We are now a little under two weeks away from election day, that sweet, sweet day of relief where the 2016 election will finally conclude after the absolute atrocity that it has been.
The polls will close across the United States the evening of Tuesday, Nov. 8, as we all cuddle together in bunkers underneath our homes awaiting CNN’s holographic electoral college map to light up red and blue.
The next morning we will wake up knowing we elected a new president, and everything will officially be over. Unless, you know, Donald Trump doesn’t accept the results of the election and releases a tweet firestorm on the American people.
The Republican nominee recently said at the third presidential debate when asked by moderator Chris Wallace of Fox News if he would commit to accept the results of the presidential debate that he would keep us all in suspense.
This would mark the first time Trump has kept us all in suspense, so we’re not even sure what that could look like. The day after the debate, Trump said he would accept the election results … if he won. Ah! He was so close to not making yet another mockery of our democratic system.
Everyone was awestruck. How could Trump, of all people, not intend to accept the results of the election? It’s surprising that a man who’s not a fan of a free press and peaceful protest wouldn’t be a fan of accepting the results of the election. Truly a shocking moment in political history.
But what is it that’s preventing Trump from embracing the election results? Could it be his dwindling poll numbers? Or is it more sinister than that?
For a while now, Trump has claimed the election is rigged. First, what does it even mean that the election is “rigged?” This question came up as part of the FiveThirtyEight election podcast where Clare Malone, senior political writer for FiveThirtyEight, says Trump is “most likely talking about voter fraud.”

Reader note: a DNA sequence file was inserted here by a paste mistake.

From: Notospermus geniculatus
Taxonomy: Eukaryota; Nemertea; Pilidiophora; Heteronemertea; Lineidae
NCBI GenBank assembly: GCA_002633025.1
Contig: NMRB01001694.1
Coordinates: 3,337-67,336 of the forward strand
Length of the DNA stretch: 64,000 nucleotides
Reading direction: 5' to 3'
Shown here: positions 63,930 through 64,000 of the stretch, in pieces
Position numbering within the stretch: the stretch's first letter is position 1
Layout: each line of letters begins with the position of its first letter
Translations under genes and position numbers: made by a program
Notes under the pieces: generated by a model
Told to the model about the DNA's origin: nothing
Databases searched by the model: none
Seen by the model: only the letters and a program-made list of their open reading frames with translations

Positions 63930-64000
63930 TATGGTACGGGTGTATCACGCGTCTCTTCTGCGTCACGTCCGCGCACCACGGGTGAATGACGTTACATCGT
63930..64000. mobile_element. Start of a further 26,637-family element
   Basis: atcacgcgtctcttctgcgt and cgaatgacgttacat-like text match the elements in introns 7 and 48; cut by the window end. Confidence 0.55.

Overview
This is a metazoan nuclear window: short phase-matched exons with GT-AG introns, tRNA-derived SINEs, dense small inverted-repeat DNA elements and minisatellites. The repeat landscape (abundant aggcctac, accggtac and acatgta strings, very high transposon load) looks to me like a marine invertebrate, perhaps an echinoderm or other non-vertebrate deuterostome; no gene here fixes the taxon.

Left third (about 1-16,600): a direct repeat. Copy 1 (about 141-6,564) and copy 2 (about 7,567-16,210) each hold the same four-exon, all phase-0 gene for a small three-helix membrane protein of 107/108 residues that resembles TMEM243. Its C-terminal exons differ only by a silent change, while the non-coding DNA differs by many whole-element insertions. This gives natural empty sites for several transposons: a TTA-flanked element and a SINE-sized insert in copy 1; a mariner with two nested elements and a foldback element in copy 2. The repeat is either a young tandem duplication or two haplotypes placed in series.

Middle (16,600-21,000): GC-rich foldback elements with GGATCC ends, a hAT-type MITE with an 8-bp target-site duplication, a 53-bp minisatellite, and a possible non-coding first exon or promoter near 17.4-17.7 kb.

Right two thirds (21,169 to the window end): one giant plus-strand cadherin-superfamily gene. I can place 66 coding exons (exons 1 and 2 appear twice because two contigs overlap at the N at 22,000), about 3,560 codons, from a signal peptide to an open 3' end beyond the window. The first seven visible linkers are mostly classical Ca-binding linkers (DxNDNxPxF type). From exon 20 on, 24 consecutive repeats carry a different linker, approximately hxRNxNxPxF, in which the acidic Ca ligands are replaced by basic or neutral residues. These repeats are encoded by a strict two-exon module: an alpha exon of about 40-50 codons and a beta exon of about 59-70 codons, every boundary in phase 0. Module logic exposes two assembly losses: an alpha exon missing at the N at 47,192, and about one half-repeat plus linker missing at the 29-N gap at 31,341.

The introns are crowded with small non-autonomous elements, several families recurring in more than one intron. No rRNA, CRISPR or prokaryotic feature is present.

We have a baseline –– Trump is talking about voter fraud. Or he could be talking about a large-scale, coordinated effort by Hillary Clinton and her body doubles to go out and vote at every single polling place in the U.S. Truly; that woman will stop at nothing.
So exactly how likely is voter fraud? “The Truth About Voter Fraud,” published by the Brennan Center for Justice, reviewed elections that had been studied for voter fraud and found “incident rates between 0.00004 percent and 0.0009 percent.” That number is so low that I’m having trouble finding an apt comparison for it.
You’re more likely to find an empty parking space at WKU than finding an occurrence of voter fraud, and that’s saying something.
A Columbia University study tracked incidence rates for voter fraud over a period of two years and found that when fraud was reported it could generally be traced to “false claims by the loser of a close race, mischief and administrative or voter error.”
Rick Hasen, founder of the Election Law Blog and author of “The Voting Wars,” told NPR in order to pull off the sort of rigged election Trump talks about, you’d have to coordinate millions of people in large swing states to achieve such a feat.
None of that actually matters, but then again when has factual information mattered in this campaign? A recent poll by the Public Religion Research Institute found that a “large majority of Republican respondents say voter fraud is a bigger problem than restricted access to voting is.”
Specifically, 66 percent of Republicans believe voter fraud is a bigger problem than voter disenfranchisement.
Trump is rallying his base around the idea that the election will be rigged; meanwhile real people can’t vote at all. Now that’s a rigged election.
Ari Berman of The Nation is one of America’s leading experts on voter rights and suppression. The man’s work is a must read. For example, in Wisconsin, city officials refused to place an early voting site at the University of Wisconsin-Green Bay because “students lean more toward the Democrats.”
He has also spent time reporting in North Carolina where Republican officials gutted 238 hours of early voting in Charlotte’s Mecklenburg County, which has a huge effect on African-Americans voting.
You want to talk about a rigged election? Talk about these blatant forms of disenfranchisement and unnecessary hurdles to get to the polls.
In a sense, Trump is right. The election is rigged. But not against him – it’s rigged against us.